- 31 Oct 2019
- Beijing 2008 Legacy
Under the vision of “Green Olympics, High-tech Olympics and People’s Olympics”, the Olympic Games Beijing 2008 aimed to showcase China’s position and potential in the modern world. Benefits in the fields of sport, education and culture, the environment and urban development are still alive in the Chinese capital.
After the Olympic Games, various sports disciplines enjoyed a boom, and the sports industry experienced rapid growth across China. The best example is tennis, which experienced substantial growth in interest and participation following the success of Chinese female stars, leading to the implementation of programmes such as “Fly Solo”, a driver for increasing athletes’ autonomy. As a result, many Chinese athletes are now developing their own businesses and brands while attracting huge social media followings, such as Olympian Li Ning (gymnastics), who is now the owner of a successful sports clothing line.
Education and culture
Thanks to the Olympic Games, approximately 400 million young people benefitted from Olympic education programmes. Olympic values and Olympic-related themes were the focus of these programmes, which also taught new skills such as foreign languages. Citizens had the opportunity to experience a four-year cultural festival in the follow-up to the Olympic Games, while witnessing numerous restorations of cultural heritage sites. Since its foundation in 2009, the Beijing Olympic Development Authority (BODA) has led and supported cultural and educational events in the city, such as the Beijing Olympic City Sports & Culture Festival, an annual festival devoted to urban sport and culture.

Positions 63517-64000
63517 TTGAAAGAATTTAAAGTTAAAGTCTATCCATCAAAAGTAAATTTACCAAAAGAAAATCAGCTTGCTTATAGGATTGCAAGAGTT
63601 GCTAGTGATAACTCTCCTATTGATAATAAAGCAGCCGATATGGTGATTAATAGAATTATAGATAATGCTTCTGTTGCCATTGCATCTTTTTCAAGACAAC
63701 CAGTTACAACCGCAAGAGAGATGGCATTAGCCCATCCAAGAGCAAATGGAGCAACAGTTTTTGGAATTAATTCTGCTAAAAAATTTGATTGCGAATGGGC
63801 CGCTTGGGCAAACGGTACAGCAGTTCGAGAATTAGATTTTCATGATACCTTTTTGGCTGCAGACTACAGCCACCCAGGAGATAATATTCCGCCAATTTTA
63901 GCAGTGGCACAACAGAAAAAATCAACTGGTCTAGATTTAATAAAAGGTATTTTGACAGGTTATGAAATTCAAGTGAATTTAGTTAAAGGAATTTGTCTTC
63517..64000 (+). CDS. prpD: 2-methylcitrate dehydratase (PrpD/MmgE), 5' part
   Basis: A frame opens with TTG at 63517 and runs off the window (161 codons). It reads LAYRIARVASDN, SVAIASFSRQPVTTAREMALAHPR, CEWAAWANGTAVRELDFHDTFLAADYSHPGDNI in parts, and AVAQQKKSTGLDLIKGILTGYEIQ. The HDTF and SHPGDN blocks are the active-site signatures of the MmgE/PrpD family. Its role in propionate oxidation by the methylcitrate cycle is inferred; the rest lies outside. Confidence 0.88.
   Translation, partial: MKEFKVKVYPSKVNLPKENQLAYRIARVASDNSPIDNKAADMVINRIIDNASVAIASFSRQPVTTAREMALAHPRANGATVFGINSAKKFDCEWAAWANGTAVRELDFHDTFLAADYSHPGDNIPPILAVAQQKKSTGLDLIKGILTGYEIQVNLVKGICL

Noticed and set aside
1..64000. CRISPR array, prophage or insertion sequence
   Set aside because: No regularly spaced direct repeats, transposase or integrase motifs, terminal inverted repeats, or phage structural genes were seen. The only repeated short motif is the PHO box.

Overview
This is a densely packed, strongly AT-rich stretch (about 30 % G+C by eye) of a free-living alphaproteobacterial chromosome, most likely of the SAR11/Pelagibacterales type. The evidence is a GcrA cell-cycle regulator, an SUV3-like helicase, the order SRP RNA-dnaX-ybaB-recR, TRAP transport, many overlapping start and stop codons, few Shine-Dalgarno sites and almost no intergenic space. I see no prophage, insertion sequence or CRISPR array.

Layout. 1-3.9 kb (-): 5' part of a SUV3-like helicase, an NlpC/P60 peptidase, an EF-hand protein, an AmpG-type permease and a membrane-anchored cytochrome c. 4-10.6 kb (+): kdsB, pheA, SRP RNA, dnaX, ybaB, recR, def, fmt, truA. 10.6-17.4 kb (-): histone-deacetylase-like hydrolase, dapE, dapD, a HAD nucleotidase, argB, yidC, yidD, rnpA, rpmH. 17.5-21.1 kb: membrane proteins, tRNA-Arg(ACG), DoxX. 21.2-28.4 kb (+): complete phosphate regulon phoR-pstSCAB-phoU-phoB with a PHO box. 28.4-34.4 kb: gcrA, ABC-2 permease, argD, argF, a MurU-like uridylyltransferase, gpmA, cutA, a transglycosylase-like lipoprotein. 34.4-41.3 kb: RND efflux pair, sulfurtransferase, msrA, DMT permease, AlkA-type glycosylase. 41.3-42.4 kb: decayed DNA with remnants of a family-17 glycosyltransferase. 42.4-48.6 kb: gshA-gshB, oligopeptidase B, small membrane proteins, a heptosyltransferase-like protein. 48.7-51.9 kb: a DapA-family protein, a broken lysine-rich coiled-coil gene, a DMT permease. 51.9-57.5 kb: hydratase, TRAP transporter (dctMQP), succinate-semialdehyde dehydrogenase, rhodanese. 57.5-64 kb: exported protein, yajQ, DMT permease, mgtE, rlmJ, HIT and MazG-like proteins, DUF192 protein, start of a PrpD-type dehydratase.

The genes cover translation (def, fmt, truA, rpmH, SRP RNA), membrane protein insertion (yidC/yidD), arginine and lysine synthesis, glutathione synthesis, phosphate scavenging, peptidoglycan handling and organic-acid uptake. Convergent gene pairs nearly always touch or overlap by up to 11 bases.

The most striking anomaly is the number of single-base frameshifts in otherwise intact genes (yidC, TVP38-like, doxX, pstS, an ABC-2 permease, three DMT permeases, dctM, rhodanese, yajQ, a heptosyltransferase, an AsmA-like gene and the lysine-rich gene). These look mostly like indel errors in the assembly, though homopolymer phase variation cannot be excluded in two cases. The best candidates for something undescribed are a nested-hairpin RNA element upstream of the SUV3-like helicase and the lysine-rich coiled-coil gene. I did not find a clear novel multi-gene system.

Beijing was keen to address the issue of pollution, and used the momentum created by the Olympic Games to put in place major environmental improvements in the country. China’s new environmental policy was focussed on diversifying the country’s energy structure and developing the green energy sector. Prior to the Olympic Games, 15,000 coal-burning boilers in the city and surrounding areas were replaced with cleaner energy sources, benefitting residents. The natural gas supply was almost quadrupled from 2000 to 2006. From 2005 to 2006, Beijing saw an increase of 17.6 per cent in the number of solar heaters.
Significant investments were granted to build new elements of urban infrastructure such as highways, subway lines and an airport terminal, and construction work was accelerated by the hosting of the Olympic Games. In terms of purpose-built Olympic venues, the National Stadium, known as the Bird’s Nest, and the Aquatics Centre, or “Water Cube”, became iconic buildings of the new Beijing, though both still partially rely on state financial support. The Olympic basketball stadium is privately run and has managed to secure sponsorship and resident teams, hosting over 100 sporting and non-sporting events per year. The venues at the Beijing 2008 Olympic Park will be used again during the Olympic Winter Games Beijing 2022.